Similarly, the currently rapidly erupting debate about central government plans to enable more shared services approaches to local service provision has local government seething that yet again central government is attempting to impose amalgamation by stealth on hitherto unwilling and unsuspecting local communities. For its part, central government sees huge potential efficiency gains in the delivery of local services being thwarted by the entrenched parochialism of local government unwilling to change. And so it goes on.

Worse, every government that takes office has local government reform high on its agenda. That reform is usually to undo the reforms of its predecessor, so local government is left caught in the constant tussle between those who seek to devolve more duties to them, and those who want to curb their activities to cut rates. So it was that the previous Labour-led Government introduced a power of general competence for local government, only to see that wound back by the current government, before it had really got off the ground.

This constant political tug-of-war has been the pattern since 1876, although there were signs of it from the outset of responsible government in 1852. It is as debilitating as it is petty, and its continuation is in no-one’s interests. It arises because from 1876 onwards, while there have been many reviews and Royal Commissions on the shape and form of local government, there has been no serious political attempt to define the relative roles of central and local government, or to establish any sustainable philosophical basis for that relationship. In the absence of that, nothing seems likely to change in the foreseeable future.

UnitedFuture is a strong believer in the liberal democratic principle of localism – which coincidentally underpinned the establishment of provincial government in 1852 and was tossed aside by its abolition in 1876 – whereby decisions are made at the point closest to where they have their impact. That is why we support strong and vibrant representative local government based on a network of community boards, territorial and district authorities, and regional councils. In turn, we see the need for a formal partnership agreement between central and local government, spelling out the roles and legitimate expectations and responsibilities of both, and a mechanism for resolving differences when they occur.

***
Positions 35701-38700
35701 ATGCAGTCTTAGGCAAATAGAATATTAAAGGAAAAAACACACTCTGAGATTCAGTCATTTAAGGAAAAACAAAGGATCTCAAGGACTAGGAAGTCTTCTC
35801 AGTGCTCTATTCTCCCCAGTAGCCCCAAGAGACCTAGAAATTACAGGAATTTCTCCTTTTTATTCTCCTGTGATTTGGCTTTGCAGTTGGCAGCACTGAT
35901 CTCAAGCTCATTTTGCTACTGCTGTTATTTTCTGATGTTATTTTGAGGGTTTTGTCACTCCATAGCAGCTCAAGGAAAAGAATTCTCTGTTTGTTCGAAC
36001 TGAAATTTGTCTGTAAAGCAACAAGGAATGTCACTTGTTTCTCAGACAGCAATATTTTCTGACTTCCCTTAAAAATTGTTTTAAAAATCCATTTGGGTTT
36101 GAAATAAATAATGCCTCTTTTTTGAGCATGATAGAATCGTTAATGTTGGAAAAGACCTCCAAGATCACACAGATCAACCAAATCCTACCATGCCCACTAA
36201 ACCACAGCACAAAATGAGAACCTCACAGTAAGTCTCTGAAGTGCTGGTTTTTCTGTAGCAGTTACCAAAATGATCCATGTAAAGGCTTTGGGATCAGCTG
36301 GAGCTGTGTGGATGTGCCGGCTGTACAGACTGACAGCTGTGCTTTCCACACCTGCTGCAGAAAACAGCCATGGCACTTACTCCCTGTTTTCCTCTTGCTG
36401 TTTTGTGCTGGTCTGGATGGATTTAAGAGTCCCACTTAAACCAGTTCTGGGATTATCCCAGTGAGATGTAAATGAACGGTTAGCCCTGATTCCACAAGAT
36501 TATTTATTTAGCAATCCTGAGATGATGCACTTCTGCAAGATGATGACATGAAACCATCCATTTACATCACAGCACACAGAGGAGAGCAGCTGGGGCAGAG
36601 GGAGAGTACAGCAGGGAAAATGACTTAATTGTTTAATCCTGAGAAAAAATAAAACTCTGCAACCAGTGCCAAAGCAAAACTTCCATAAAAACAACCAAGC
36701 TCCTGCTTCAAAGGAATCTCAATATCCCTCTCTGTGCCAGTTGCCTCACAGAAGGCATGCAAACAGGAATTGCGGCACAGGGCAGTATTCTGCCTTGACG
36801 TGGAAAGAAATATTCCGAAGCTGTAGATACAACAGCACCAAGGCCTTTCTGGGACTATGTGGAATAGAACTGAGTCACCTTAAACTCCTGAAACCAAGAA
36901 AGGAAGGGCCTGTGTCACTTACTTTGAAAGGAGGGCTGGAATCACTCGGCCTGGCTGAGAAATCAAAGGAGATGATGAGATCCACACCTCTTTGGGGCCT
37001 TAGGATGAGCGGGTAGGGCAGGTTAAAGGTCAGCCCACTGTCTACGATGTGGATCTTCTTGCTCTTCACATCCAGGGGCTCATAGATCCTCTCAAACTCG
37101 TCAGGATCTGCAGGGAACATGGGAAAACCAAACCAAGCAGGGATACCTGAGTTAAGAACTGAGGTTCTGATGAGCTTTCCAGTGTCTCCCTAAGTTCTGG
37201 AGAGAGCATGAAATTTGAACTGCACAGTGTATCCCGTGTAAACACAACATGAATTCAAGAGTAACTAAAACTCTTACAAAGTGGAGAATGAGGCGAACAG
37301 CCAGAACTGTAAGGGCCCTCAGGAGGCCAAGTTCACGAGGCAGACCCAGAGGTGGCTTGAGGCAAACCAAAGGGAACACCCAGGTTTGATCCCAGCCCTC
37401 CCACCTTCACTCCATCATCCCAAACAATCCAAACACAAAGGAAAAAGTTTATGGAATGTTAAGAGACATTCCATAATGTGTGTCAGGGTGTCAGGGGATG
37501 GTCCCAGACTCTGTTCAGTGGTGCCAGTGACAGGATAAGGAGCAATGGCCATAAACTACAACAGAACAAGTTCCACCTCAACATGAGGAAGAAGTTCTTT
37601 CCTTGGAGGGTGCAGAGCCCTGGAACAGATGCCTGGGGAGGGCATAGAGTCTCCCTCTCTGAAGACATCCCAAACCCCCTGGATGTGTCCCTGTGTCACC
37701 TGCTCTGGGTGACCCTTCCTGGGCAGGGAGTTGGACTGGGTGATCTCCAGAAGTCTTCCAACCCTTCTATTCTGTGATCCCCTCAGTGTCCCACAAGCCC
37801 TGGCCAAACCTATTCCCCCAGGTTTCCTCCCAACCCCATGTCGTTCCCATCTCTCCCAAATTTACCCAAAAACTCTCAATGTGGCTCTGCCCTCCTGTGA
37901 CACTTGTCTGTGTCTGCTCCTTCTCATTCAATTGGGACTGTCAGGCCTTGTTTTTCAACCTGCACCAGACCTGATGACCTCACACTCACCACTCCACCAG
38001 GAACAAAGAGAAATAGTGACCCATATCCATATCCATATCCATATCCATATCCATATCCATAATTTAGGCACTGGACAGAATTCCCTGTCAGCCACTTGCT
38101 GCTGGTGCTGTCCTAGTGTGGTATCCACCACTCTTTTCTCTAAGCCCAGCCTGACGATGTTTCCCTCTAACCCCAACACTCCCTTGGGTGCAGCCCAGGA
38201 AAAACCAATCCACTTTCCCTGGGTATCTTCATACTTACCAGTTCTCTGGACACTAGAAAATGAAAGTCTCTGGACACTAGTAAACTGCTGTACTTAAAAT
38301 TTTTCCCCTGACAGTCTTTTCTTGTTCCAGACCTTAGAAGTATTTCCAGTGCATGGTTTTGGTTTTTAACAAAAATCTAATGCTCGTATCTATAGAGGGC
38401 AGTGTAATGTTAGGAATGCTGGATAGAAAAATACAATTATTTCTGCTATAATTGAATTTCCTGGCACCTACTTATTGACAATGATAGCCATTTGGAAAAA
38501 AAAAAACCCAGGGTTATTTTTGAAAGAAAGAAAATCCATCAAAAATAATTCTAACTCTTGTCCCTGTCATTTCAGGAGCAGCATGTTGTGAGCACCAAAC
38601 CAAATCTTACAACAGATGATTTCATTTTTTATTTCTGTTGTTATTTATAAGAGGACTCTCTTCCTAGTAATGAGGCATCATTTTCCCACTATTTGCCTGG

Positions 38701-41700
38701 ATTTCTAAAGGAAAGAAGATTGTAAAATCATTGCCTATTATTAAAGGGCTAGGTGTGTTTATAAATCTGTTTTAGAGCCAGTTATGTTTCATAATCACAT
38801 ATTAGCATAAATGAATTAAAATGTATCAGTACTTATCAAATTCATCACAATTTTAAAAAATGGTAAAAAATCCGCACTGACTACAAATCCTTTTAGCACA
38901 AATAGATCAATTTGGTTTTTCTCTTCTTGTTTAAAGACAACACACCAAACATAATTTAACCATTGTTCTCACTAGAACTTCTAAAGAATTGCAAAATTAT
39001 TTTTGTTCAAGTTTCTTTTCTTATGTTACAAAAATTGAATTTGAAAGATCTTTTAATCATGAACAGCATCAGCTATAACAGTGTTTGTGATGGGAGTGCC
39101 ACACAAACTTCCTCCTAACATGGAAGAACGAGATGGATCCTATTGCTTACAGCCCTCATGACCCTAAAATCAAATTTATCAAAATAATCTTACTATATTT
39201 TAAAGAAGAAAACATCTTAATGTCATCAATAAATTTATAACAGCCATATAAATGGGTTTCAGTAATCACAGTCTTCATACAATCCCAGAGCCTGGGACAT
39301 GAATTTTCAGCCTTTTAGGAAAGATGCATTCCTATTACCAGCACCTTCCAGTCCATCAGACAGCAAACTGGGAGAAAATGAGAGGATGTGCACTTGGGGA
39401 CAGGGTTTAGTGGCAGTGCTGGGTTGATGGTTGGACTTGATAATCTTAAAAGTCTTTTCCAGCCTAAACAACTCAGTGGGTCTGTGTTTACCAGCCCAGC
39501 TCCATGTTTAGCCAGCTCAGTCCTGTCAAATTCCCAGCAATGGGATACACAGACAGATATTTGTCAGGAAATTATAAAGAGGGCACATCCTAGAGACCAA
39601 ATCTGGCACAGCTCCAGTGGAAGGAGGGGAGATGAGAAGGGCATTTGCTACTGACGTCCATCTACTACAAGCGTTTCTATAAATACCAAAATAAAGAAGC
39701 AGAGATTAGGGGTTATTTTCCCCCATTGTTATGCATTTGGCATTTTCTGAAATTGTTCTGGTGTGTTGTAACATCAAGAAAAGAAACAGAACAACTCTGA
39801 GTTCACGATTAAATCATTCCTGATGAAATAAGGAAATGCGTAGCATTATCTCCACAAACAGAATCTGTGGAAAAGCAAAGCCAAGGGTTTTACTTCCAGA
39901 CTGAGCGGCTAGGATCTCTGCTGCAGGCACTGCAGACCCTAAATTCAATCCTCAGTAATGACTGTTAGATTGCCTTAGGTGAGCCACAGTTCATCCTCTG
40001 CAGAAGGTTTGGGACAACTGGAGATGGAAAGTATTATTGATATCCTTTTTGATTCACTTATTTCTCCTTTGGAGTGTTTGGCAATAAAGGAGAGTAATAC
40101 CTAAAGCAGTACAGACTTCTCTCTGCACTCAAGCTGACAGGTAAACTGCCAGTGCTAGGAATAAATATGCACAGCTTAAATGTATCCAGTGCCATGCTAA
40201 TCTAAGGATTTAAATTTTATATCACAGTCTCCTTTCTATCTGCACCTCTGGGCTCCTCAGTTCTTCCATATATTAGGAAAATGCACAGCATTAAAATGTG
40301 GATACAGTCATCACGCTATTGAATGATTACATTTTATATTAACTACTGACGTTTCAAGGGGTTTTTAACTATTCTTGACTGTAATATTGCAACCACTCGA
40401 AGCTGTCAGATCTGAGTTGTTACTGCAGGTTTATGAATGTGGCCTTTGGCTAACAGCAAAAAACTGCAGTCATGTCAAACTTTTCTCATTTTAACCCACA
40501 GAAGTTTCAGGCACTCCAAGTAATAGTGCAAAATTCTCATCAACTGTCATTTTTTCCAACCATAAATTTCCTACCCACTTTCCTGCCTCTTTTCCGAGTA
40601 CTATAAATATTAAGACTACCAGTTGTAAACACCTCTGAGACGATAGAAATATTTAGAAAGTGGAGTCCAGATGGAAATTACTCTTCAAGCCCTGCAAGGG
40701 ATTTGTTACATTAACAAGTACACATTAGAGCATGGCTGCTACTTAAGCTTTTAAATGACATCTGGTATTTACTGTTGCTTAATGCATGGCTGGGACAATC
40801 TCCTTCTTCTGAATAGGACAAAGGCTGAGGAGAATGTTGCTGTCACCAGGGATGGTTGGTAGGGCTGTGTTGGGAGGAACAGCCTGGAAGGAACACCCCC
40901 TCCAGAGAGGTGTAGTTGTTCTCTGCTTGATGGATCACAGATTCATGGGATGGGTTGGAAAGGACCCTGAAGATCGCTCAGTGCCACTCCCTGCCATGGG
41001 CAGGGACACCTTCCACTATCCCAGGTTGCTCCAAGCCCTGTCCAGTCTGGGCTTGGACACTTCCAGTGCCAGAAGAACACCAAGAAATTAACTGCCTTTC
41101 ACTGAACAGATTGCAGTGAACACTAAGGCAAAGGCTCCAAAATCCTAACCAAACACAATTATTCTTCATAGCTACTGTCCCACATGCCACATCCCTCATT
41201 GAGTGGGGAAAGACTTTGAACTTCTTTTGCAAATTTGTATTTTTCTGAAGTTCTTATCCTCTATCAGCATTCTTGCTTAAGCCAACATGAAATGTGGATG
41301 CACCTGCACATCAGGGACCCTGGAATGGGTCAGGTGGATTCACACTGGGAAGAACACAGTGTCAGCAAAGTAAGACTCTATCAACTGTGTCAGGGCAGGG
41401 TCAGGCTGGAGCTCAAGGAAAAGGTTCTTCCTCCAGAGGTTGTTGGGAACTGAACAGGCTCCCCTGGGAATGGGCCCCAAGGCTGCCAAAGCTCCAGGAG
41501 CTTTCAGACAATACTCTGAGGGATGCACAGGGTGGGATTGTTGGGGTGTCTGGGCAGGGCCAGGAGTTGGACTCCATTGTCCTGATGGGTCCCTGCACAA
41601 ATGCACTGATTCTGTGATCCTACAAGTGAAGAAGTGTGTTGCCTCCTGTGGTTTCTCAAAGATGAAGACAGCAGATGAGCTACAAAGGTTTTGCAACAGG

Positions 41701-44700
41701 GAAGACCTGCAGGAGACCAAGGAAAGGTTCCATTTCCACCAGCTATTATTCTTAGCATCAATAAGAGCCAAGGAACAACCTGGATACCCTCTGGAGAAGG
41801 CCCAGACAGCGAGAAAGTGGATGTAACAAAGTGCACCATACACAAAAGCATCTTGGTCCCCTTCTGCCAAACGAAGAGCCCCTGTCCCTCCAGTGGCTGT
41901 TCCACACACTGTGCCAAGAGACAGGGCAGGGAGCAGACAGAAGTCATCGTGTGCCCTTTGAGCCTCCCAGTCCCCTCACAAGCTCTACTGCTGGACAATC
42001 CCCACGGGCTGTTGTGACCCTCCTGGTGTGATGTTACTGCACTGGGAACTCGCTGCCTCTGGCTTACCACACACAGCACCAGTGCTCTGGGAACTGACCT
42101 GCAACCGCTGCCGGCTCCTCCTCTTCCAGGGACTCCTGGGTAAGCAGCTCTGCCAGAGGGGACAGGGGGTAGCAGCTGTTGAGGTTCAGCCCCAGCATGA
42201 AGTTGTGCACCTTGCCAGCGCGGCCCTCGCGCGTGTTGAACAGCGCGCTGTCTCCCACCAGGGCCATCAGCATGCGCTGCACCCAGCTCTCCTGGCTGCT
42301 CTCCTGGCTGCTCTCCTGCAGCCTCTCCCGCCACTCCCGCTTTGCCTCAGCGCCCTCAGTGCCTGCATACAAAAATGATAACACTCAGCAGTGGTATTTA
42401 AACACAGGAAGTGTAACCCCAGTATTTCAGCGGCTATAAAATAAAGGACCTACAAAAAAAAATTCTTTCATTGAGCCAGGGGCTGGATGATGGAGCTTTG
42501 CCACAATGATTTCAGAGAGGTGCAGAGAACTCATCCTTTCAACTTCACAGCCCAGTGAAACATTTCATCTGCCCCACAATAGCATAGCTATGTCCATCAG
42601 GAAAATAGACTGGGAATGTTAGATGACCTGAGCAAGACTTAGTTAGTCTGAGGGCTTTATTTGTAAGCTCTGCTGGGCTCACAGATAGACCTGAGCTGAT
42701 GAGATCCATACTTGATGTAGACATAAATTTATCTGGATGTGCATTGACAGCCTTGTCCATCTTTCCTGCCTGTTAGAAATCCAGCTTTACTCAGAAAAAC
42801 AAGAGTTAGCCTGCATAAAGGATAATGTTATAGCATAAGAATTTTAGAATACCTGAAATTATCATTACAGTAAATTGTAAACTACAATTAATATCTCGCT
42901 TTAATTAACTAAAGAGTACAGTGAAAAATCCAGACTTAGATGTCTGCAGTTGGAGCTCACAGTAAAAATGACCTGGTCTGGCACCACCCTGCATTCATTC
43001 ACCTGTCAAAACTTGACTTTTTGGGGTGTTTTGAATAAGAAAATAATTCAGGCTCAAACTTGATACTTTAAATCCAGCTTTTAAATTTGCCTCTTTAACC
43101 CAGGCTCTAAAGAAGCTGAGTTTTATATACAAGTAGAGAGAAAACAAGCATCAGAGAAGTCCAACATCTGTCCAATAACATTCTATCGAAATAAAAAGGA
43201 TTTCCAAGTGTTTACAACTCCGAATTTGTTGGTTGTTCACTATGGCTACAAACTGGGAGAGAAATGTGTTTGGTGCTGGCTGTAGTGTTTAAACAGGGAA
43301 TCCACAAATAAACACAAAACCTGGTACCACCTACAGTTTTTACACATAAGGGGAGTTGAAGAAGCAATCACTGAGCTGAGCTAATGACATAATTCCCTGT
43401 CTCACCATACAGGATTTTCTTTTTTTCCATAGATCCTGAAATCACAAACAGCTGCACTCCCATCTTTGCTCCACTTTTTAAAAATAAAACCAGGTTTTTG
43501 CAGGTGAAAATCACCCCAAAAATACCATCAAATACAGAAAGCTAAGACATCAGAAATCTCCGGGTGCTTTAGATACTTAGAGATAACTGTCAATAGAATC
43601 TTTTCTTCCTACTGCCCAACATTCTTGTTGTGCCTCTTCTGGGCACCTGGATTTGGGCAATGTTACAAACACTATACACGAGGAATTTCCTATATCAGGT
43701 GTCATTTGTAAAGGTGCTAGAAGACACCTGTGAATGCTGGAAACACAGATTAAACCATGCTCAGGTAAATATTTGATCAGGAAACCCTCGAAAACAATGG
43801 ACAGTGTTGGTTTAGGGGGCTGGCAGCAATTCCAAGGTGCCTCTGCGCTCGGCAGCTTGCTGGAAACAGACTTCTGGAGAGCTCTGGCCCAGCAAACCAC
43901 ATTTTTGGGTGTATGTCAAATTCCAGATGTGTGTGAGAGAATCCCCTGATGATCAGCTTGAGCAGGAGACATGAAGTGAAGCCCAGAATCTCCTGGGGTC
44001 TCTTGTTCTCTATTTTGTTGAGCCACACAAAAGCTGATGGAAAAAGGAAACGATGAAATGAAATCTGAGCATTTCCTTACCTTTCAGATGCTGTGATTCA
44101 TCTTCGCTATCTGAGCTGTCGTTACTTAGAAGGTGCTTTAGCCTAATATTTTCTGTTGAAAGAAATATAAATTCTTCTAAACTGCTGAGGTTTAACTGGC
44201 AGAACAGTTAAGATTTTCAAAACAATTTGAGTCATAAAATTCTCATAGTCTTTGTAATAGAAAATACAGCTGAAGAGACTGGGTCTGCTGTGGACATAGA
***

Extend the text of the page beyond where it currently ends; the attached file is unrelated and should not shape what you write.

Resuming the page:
New Zealanders are understandably proud of our generally pragmatic approach, and the fact that rather than ruminate to the point of tedium over an issue, we just get on and resolve it. That is good and to be encouraged, although it does have the downside that sometimes our decision-making processes lack coherence and consistency as a consequence. This is especially so when it comes to our constitutional arrangements where their fluidity often means the process of government has a “look, no hands” feel to it. Moreover, our general national reluctance to confront conflict in any shape or form means we are past masters at avoiding problems if we possibly can, in the hope that a problem ignored is a problem diminished. All of these features have characterised the tension between central and local governments over the last 140 years.

Continuing to pretend that this tension “goes with the territory” is no longer acceptable. Both central and local government have significant but distinct impacts on people’s lives, so both need to be prepared to come to the table as equals, to agree their way forward. After 140 years, that discussion is long overdue.           





Tuesday, 26 July 2016

Within sixteen months New Zealand will have its next General Election. Prime Minister John Key will be seeking to equal Keith Holyoake’s record of four straight election victories. Opposition Leader Andrew Little’s goal will be more modest – he will be seeking to break the mould of his three predecessors and just win an election.

As always, the election will be as much a referendum on the government’s performance, as it will be a statement of how New Zealanders see themselves in the world of the time. A confident outlook will more than likely secure the return of the government of the day – a less certain or even negative outlook will obviously favour the Opposition. So the backdrop against which the election occurs will be as important as the domestic circumstances of the country at the time.